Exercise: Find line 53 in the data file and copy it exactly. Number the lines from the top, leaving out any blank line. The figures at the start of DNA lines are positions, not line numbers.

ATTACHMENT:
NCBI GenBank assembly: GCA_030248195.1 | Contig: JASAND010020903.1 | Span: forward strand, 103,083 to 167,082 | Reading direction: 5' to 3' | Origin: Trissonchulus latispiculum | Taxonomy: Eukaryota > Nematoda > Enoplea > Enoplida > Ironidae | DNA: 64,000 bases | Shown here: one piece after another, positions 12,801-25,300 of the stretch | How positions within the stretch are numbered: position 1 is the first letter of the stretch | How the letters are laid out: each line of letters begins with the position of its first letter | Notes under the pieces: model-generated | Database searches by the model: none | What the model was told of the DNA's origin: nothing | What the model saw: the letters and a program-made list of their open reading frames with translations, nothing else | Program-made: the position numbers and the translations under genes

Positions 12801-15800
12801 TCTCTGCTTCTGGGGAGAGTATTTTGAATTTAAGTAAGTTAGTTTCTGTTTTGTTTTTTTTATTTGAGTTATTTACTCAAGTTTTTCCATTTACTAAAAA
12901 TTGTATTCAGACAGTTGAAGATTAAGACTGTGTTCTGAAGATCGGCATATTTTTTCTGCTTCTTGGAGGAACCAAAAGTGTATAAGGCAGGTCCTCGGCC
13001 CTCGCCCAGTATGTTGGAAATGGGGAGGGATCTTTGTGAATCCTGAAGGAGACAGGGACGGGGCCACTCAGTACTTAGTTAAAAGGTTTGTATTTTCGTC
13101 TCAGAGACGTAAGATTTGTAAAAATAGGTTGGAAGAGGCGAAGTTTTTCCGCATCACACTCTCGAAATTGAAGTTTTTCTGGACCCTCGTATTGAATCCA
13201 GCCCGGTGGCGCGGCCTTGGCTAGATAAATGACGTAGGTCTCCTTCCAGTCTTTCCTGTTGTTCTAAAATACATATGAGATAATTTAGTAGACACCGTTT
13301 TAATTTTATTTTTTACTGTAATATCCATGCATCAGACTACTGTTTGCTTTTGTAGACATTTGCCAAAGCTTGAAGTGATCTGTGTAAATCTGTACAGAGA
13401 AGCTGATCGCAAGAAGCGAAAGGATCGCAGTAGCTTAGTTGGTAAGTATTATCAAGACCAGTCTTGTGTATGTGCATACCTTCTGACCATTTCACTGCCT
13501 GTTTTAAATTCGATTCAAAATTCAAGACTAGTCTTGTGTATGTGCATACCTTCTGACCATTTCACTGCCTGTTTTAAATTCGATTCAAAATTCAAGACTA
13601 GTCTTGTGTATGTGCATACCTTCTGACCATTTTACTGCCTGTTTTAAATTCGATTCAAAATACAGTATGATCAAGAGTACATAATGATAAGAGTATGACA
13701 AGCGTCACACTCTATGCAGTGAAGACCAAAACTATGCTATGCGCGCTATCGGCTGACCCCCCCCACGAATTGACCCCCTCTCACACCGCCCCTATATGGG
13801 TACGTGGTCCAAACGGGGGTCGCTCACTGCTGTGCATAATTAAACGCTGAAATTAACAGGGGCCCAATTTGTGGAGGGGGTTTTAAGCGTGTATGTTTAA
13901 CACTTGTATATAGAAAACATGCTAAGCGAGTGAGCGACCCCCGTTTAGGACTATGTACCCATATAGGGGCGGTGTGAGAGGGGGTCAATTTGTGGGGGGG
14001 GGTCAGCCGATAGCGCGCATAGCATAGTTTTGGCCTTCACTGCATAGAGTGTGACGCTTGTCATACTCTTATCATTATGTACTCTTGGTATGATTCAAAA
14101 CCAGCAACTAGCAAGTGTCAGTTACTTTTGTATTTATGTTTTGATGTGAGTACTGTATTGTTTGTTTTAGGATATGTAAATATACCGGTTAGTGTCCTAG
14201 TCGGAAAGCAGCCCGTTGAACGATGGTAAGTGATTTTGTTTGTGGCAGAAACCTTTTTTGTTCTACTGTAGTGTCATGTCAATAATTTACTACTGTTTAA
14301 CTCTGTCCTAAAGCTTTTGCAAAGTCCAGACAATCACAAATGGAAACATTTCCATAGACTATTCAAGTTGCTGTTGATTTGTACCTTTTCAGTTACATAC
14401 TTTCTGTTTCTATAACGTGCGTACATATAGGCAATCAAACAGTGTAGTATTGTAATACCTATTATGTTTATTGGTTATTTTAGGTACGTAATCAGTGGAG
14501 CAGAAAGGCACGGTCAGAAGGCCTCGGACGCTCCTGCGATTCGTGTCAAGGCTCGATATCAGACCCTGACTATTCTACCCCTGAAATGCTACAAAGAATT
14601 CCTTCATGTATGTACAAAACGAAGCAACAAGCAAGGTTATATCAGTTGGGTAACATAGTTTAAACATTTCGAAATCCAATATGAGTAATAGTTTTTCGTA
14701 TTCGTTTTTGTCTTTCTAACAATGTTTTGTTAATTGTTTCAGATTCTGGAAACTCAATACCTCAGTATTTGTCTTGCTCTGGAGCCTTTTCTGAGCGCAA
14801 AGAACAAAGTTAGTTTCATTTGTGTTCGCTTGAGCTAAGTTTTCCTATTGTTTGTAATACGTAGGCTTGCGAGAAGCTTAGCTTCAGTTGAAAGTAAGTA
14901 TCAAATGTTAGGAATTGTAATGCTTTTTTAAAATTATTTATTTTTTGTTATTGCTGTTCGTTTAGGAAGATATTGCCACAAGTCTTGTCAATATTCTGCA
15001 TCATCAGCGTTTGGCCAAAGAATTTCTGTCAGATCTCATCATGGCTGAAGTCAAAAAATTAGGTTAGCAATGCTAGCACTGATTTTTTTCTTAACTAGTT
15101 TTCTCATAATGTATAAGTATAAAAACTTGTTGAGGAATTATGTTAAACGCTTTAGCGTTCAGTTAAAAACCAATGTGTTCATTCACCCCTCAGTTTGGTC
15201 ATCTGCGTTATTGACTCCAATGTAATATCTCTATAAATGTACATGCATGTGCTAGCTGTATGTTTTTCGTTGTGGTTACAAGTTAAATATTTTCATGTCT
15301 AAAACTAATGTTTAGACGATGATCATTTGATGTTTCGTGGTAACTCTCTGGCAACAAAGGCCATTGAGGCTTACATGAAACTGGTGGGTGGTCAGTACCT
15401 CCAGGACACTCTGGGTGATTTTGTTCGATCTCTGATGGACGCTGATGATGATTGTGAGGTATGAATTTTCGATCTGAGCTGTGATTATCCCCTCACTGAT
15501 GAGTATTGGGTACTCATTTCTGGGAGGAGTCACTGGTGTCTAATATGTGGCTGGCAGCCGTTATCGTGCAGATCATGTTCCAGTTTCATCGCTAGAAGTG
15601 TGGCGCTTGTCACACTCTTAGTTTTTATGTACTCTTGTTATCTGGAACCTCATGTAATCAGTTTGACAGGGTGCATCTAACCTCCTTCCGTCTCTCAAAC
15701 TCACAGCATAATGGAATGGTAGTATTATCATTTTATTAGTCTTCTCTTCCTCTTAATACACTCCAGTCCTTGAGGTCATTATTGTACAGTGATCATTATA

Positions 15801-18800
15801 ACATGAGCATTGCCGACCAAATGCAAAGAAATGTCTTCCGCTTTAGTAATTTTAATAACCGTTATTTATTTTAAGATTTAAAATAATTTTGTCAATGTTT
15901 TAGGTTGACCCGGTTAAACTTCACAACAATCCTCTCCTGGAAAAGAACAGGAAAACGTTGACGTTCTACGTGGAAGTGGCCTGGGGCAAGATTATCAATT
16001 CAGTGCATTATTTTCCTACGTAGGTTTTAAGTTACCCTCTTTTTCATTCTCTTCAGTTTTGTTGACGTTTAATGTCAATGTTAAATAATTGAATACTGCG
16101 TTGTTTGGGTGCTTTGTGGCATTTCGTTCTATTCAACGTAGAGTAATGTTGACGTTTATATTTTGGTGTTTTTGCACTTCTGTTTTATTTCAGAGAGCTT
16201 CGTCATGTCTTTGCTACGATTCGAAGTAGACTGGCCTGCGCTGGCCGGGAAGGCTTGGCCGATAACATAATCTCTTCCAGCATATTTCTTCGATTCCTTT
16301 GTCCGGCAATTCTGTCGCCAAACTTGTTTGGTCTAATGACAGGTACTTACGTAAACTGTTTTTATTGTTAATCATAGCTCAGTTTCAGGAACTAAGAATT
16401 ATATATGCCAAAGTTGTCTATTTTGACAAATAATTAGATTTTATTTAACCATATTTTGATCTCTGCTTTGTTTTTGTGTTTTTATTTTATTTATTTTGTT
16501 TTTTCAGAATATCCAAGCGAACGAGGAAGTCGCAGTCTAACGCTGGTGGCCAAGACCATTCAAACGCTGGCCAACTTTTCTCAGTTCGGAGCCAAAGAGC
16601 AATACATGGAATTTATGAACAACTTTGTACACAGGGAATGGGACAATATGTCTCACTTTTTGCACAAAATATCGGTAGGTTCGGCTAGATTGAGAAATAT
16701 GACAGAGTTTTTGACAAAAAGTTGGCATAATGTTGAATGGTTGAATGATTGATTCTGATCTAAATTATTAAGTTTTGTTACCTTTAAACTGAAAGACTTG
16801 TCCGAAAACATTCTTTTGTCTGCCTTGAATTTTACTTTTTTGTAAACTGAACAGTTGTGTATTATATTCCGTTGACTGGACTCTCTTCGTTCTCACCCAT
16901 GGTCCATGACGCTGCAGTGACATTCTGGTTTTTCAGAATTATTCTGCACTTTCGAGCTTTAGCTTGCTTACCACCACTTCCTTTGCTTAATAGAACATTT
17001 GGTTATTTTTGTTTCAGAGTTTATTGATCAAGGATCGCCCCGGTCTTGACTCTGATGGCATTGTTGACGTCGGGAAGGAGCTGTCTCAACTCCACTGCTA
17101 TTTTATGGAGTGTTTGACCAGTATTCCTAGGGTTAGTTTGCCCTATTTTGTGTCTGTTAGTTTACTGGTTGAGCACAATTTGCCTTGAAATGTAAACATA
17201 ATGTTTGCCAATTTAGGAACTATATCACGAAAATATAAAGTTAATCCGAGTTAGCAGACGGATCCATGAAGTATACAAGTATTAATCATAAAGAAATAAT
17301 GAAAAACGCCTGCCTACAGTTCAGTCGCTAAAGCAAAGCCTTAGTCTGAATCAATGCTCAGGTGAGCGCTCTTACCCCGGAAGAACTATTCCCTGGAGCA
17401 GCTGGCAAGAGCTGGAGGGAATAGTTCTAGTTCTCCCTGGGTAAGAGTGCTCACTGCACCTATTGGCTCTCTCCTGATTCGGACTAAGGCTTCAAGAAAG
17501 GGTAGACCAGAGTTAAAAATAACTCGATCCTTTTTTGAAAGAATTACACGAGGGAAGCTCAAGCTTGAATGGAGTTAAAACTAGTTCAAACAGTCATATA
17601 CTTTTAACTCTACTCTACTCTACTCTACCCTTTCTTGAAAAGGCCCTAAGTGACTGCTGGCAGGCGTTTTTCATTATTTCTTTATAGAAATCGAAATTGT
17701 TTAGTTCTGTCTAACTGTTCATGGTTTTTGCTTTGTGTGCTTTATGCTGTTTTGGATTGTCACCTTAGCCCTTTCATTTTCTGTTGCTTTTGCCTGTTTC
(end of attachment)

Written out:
17701 TTAGTTCTGTCTAACTGTTCATGGTTTTTGCTTTGTGTGCTTTATGCTGTTTTGGATTGTCACCTTAGCCCTTTCATTTTCTGTTGCTTTTGCCTGTTTC